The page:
Musings on Faster-than-Light Neutrinos

September 30, 2011

NOTE: This article is out of date. Not too long after I wrote it, the scientists discovered their error, so there were no FTL neutrinos, but I’ve left the article here for amusement anyway.

I am not a theoretical physicist! I can do Newtonian physics in my sleep and I’ve read one book by Einstein, but when it comes to quantum mechanics, string theory, and the rest, my knowledge is sketchy at best.

Recently, scientists at CERN near Geneva Switzerland, and the Gran Sasso National Laboratory in Italy, appear to have clocked some neutrinos (small, nearly massless, sub-atomic particles) travelling marginally faster than the speed of light. To their credit, they freely admit that perhaps they have made an error, and physicists from around the world are trying to help them find it. After all, what they’ve found violates the laws of the universe as we “know” them (for now).

But what if there is no error? What if these particles really were travelling at faster-than-light speeds? According to Einstein’s Theory of Relativity (which although only a theory, has fit all observations until now), nothing with mass can accelerate to the speed of light without using an infinite amount of energy to do so. But physicists have postulated the existence of a class of particles, collectively known as tachyons, that always travel at or faster than the speed of light. The “always” is the key: these particles didn’t need to accelerate to their superluminal speeds; they’ve always been moving that fast and always will be.

According to the measurements, the recently clocked neutrinos traveled at 1.00002 times the speed of light over a distance of 730km through solid rock (neutrinos aren’t affected much by matter in their path). On the other hand, the neutrinos from a supernova that occurred about 160,000 years ago, and was observed on Earth in 1987, arrived only three hours ahead of the light instead of the three or four years suggested by the speed of the experimental neutrinos. Furthermore that time difference was attributed to the light being slowed down by the gases around the exploding star (light travels more slowly in a medium than in it does in empty space). This would seem like solid evidence that the results of the recent experiment are in error, and has repeatedly been given as the counter-example in the last few days.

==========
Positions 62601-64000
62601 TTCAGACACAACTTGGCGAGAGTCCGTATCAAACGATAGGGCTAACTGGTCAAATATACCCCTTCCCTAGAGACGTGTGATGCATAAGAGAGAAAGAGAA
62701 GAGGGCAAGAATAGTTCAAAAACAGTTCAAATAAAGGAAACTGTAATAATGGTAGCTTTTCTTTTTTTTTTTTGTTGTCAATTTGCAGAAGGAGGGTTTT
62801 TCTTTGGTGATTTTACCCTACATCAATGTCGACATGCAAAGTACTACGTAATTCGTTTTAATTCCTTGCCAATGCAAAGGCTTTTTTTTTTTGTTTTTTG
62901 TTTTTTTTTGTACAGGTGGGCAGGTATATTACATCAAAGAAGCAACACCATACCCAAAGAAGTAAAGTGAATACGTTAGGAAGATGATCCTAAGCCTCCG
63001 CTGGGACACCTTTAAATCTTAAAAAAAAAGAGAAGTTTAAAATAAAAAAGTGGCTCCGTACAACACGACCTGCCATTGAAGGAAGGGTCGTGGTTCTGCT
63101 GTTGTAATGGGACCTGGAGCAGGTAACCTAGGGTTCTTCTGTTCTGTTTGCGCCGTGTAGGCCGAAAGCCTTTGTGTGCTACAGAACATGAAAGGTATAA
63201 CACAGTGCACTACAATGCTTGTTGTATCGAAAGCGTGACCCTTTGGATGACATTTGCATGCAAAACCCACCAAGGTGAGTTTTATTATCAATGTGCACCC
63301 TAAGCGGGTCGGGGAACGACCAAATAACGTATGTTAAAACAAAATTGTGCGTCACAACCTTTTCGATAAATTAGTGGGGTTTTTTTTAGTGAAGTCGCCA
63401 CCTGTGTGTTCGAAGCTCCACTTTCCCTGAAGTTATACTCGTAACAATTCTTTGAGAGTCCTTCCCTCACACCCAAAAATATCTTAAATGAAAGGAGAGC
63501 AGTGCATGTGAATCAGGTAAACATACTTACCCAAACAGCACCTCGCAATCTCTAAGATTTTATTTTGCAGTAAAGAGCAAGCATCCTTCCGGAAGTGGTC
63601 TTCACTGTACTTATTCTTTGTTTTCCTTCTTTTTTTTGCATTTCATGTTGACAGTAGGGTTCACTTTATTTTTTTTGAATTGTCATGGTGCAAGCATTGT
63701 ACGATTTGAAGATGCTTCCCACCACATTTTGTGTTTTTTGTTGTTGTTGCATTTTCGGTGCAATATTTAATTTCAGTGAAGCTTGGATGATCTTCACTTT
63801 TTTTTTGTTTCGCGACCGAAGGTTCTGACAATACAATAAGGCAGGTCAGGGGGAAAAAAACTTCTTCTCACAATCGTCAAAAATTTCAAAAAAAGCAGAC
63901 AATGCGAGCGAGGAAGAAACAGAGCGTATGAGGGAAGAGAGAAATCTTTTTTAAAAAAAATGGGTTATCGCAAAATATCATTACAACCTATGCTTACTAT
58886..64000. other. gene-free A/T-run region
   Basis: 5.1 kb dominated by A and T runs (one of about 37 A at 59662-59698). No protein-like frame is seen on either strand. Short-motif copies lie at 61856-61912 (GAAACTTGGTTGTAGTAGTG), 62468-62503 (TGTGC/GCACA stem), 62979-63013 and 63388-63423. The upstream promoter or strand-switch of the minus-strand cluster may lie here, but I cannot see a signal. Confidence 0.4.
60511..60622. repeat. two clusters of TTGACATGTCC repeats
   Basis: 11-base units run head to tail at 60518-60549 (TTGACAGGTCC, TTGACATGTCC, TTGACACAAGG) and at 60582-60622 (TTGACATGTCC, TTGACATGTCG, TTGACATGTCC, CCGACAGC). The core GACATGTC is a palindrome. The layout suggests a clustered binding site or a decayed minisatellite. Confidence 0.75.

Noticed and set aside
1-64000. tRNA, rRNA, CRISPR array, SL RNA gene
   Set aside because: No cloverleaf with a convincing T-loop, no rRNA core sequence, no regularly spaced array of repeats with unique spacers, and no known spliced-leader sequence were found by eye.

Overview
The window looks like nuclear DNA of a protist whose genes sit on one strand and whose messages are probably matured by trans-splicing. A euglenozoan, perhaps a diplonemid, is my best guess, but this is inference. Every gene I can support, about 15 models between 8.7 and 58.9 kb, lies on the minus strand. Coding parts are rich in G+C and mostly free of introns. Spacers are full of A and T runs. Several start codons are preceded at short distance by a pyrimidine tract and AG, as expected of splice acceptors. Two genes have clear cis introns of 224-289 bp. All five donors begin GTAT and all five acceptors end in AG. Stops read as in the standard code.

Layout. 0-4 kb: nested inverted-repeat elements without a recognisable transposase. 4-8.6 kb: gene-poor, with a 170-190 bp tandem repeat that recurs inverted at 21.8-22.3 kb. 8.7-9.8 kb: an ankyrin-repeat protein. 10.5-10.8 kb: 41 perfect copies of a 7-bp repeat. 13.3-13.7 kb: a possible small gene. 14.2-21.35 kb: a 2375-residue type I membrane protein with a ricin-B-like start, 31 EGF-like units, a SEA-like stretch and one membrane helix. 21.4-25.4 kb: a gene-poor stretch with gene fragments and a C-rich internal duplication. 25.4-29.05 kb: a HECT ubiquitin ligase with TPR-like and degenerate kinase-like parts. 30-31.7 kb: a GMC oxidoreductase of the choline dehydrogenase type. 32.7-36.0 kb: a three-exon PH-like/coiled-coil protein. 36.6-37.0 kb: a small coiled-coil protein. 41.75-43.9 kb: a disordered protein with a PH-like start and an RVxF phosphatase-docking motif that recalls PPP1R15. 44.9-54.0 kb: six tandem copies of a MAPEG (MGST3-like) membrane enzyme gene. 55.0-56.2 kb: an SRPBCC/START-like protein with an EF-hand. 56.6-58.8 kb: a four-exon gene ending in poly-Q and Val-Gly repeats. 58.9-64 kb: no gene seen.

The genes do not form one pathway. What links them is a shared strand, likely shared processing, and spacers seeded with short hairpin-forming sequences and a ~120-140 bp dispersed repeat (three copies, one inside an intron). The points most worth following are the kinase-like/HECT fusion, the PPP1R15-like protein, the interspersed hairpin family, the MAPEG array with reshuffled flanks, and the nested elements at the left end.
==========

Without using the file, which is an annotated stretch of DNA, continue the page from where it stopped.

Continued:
Trajectory of neutrinos from CERN to Gran Sasso.

But what if neutrinos are a variety of tachyon? What if they always travel at the speed of light or higher? Perhaps the speed of light is the lower speed limit for a neutrino, the speed they travel in a vacuum. Maybe travelling through a medium causes them to move faster: the denser the medium, the faster they go. This idea is consistent with (but certainly not proven by) the observations:

  • The neutrinos from the 1987 supernova traveled through vacuum for 160,000 years at exactly the speed of light, with no intervening matter to speed them up, and arrived at about the same time as the light.
  • The neutrinos in the recent experiment traveled through solid rock for 3 milliseconds, and arrived a little earlier than ought to be possible.

The question then is: why would they travel faster through matter than through vacuum?

Maybe they didn’t, but instead took a shortcut in another dimension. The presence of matter bends space and time, which could conceivably shorten the distance between two points when measured in a higher spatial dimension. If the neutrinos simply travel along the path of least resistance, perhaps they’d naturally take that shortcut. The neutrinos traveling from the supernova to Earth had no shorter route, so they took about as long as the light did to get here. The neutrinos traveling through solid rock on the other hand did have the benefit of slightly bent space-time, and thus a (very) slight shortcut.

This is, of course, purely conjecture. It would have to be verified by experiment, perhaps by beaming neutrinos through either a denser material, or just through much longer distances in ordinary rock. For example, if they were sent straight through the Earth, they should take about 43ms instead of only 3ms to reach the other side. If they traveled at 1.00002 times light speed, they should arrive about 900ns early, a time measurement that is much less likely to be in error.

Finally, if it does turn out to be true, is it of any use? Probably not. Wouldn’t it be ironic if we could harness neutrinos to achieve a method of faster than light travel … that doesn’t work in space.

Further Reading

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